Thu, Apr 21, 2005 - Page 6 News List

New Pope Benedict XVI to follow a conservative path

DOGMATIC German Joseph Ratzinger, now known as Pope Benedict XVI, was elected head of the church for his traditional views on abortion and homosexuality

AP , VATICAN CITY

Ratzinger also lacks the pastoral qualities that made John Paul so beloved. He is a bookish theologian who surprised thousands by choking up as he delivered John Paul's funeral homily -- a rare glimpse of emotion.

Even Ratzinger's brother, Georg, said his brother would be an "entirely different" Pope than John Paul.

"They had a good relationship, but he [Ratzinger] wouldn't have the faculty to deal with people in such a direct and immediate way and to fascinate them," he told the German TV station RTL this week.

But Pham and other Vatican watchers also say that there is more to Ratzinger than the world has seen in the past two decades, noting his love of music -- he is an accomplished pianist -- and his solid credentials as a scholar.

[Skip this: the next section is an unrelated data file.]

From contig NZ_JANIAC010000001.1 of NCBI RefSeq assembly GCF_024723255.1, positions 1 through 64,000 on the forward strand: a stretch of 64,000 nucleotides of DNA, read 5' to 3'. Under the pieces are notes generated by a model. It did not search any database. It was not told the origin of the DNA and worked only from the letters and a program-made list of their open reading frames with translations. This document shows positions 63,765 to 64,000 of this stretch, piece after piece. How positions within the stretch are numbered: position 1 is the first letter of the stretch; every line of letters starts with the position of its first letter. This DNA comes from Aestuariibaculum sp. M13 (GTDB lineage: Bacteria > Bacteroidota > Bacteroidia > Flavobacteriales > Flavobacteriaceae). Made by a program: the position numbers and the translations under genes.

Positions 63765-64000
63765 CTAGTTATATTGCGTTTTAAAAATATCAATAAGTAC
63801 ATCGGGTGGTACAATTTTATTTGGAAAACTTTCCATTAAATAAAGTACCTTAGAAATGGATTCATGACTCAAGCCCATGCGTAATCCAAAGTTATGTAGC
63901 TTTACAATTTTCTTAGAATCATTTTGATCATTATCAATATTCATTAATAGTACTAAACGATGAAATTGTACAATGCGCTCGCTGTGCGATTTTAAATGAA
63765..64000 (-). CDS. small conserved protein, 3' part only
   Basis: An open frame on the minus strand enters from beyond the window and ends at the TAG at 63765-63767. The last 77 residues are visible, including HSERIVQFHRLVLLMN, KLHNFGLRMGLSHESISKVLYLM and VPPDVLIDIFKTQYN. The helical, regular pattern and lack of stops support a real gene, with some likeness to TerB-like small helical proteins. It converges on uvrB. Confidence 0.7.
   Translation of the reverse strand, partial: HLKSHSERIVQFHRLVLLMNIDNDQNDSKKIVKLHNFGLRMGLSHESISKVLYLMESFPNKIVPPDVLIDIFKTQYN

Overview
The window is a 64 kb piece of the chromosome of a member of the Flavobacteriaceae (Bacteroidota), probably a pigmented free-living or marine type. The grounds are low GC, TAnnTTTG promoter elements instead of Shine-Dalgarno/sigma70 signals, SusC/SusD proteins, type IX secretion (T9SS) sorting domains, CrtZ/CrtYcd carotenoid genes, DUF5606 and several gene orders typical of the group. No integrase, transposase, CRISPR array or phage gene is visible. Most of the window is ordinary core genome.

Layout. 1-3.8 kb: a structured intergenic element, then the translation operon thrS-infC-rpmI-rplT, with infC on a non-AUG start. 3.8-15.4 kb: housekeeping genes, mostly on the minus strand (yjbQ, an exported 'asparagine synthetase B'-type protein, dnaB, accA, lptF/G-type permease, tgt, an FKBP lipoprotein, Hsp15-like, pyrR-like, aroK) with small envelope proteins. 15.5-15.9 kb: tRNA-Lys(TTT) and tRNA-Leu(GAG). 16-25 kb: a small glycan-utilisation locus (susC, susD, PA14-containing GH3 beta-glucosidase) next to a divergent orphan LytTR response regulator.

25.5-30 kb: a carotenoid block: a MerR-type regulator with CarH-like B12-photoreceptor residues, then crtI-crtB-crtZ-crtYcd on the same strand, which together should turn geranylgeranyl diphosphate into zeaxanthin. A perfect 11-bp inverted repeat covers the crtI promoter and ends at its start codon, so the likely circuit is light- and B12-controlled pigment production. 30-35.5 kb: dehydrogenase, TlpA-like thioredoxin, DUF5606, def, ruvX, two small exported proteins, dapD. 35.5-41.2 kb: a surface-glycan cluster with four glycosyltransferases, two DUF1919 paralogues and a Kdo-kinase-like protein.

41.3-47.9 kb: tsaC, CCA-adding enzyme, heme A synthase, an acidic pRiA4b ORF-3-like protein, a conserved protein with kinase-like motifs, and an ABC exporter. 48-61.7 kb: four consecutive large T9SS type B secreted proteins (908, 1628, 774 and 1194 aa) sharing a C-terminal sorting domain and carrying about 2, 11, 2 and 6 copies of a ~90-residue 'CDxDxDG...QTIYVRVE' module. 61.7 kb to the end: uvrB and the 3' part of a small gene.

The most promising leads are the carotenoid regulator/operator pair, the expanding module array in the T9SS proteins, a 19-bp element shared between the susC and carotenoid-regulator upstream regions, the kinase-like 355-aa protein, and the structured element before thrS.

Ratzinger's writings and comments give a hint about what his papacy will bring.

He has opposed Turkey's bid to join the EU and dismissed demands for European "multiculturalism" as a "fleeing from what is one's own."

He has also made sure John Paul's efforts to reach out to other religions didn't overstep certain bounds. His 2000 decree "Dominus Iesus," which framed the role of the Catholic Church in human salvation in an exclusive manner, upset Protestants, Jews and other non-Christians.

Ratzinger further rankled other Christians when he said he didn't want Protestant churches referred to as "sister churches" by Catholics.

Ratzinger has written that Jews were "connected with God in a special way." But in his book God and the World, he also said "We wait for the instant in which Israel will say yes to Christ."

He has spoken out positively about Islam, saying it has had "moments of great splendor."

While Ratzinger criticized the media for focusing too much on the sins of priests involved in the church sex abuse scandal, he excoriated the "filth" in the church in a meditation he penned for the Good Friday Way of the Cross procession.

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